CoAP Server

Running Server Example

Ok, the next stop is the server. Go to the mongoose/examples/coap_server folder and run make.

Then run the coap_server:

$ ./coap_server 
Listening for CoAP messages at udp://:5683

Now, we have a CoAP server listening on port 5683.

Run the coap_client from the previous chapter with the parameter udp://127.0.0.1:5683 (if you are running both samples on the same computer, otherwise replace 127.0.0.1 with the right IP address).

Your client output should look like this:

$ ./coap_client udp://127.0.0.1:5683
Using udp://127.0.0.1:5683 as CoAP server
Sending CON...
Sent CON with msg_id = 1
ACK/RST for message with msg_id = 1 received

Almost the same as in previous chapter, but we are using the coap.me server.

As for the coap_server output, it will be the following:

$ ./coap_server 
Listening for CoAP messages at udp://:5683
CON with msg_id = 1 received
Successfully sent ACK for message with msg_id = 1

So, the server received the message, printed its ID and sent an acknowledgement (ACK, in CoAP terms).

Server Code Explained

The server code starts as any Mongoose-based server does:

  mg_mgr_init(&mgr, 0);
  nc = mg_bind(&mgr, s_default_address, coap_handler);  mg_set_protocol_coap(nc);while (!s_sig_received) {
    mg_mgr_poll(&mgr, 1000);
  }

All we do is to initialize Mongoose, create a listening connection, choose a CoAP protocol and start a polling loop.

And, as in any Mongoose-based server, the details are in the event handler:

static void coap_handler(struct mg_connection *nc, int ev, void *p) {
switch (ev) {
case MG_EV_COAP_CON: {
uint32_t res;
struct mg_coap_message *cm = (struct mg_coap_message *) p;
      printf("CON with msg_id = %d received\n", cm->msg_id);
      res = mg_coap_send_ack(nc, cm->msg_id);
if (res == 0) {
        printf("Successfully sent ACK for message with msg_id = %d\n",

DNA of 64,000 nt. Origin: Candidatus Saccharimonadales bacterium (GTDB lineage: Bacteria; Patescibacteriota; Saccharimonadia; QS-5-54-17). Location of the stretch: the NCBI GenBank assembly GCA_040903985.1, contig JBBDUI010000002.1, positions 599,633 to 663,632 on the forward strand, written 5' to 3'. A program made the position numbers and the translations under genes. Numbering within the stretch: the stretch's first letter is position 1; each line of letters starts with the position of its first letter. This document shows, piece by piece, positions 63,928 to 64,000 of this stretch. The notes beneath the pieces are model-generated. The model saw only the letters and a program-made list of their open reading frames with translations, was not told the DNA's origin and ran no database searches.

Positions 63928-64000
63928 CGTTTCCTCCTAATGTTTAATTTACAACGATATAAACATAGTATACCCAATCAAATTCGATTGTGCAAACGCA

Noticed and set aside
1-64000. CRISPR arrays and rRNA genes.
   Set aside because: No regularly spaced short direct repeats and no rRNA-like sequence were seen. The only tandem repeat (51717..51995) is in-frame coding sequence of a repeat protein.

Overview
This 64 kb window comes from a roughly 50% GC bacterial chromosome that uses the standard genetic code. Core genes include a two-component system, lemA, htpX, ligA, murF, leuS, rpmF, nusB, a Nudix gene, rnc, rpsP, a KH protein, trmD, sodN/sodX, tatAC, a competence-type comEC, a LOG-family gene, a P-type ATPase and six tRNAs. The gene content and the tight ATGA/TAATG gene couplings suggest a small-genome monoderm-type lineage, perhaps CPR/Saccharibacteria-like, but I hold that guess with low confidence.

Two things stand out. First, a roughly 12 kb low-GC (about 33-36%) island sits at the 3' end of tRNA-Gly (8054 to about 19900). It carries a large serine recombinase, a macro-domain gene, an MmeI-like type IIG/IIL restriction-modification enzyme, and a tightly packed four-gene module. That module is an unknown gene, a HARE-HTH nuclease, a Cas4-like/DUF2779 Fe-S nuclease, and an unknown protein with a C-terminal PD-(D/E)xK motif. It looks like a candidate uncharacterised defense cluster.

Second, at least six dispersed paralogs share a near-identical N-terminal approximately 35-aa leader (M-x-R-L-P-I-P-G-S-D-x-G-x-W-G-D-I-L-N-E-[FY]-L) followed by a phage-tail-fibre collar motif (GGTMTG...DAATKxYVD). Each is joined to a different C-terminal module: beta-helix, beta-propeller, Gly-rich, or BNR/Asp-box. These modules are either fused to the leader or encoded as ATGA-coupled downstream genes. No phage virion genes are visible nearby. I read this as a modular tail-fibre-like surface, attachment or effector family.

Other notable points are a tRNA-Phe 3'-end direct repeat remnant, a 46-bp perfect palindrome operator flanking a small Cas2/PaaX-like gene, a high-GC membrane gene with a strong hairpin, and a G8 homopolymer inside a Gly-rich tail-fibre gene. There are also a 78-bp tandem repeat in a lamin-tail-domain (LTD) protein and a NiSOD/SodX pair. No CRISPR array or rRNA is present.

cm->msg_id);
} else {
        printf("Error: %d\n", res);
      }
break;
    }
case MG_EV_COAP_NOC:
case MG_EV_COAP_ACK:
case MG_EV_COAP_RST: {
struct mg_coap_message *cm = (struct mg_coap_message *) p;
      printf("ACK/RST/NOC with msg_id = %d received\n", cm->msg_id);
break;
    }
  }
}

Well, it is an example, so this event handler does almost nothing. It waits for the MG_EV_COAP_CON event, and once it occurs (that means that the CON message was received), sends ACK to the sender. There is a helper to send the ACK — the mg_coap_send_ack function. It takes the connection and message ID as parameters and sends the ACK.

The rest of the events are basically ignored — this sample just prints information that they received.

Wrapping up

Although CoAP isn’t the simplest protocol to use, we do our best to make its usage as simple possible. Read CoAP RFC (7252) for protocol details and the Mongoose documentation for learning the API provided for CoAP.

For a deeper look into Bluetooth mesh, check out this technical insight for developers.

Topics:
server ,embedded ,mongoose ,iot

Published at DZone with permission of Alexander Alashkin, DZone MVB. See the original article here.

Opinions expressed by DZone contributors are their own.

{{ parent.title || parent.header.title}}

{{ parent.tldr }}

{{ parent.urlSource.name }}